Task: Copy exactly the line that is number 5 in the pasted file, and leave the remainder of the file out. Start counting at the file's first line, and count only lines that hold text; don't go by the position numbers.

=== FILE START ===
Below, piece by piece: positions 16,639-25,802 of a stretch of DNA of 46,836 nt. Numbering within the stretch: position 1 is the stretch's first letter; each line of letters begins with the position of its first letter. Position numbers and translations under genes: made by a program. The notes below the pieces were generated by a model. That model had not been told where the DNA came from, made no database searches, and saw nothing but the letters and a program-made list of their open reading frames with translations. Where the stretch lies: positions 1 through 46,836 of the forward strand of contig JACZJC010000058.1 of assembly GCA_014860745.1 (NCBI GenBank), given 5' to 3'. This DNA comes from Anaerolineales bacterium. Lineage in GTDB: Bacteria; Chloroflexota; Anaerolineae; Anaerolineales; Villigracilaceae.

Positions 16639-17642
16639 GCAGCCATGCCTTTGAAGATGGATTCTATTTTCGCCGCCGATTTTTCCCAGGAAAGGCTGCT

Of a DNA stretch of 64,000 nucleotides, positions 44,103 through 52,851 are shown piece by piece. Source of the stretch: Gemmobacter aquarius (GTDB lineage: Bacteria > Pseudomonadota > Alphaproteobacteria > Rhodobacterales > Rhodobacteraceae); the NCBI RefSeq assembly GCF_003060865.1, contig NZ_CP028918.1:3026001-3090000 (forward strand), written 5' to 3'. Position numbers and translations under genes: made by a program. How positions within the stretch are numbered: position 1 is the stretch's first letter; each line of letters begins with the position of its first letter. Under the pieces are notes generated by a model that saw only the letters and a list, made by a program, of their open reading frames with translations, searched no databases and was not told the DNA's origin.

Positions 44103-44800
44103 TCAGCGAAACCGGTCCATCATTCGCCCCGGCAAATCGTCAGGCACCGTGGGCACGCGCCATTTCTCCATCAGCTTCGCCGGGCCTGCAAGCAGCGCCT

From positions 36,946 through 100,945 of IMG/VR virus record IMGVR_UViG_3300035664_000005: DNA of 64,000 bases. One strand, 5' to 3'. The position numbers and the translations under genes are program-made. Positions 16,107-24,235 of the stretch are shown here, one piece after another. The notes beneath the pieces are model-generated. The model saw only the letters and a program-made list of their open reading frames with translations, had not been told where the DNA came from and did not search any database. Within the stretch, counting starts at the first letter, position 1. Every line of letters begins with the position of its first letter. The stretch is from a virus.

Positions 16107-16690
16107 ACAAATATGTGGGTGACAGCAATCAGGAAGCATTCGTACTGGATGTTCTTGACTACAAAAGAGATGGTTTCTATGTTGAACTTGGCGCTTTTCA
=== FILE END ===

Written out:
Positions 44103-44800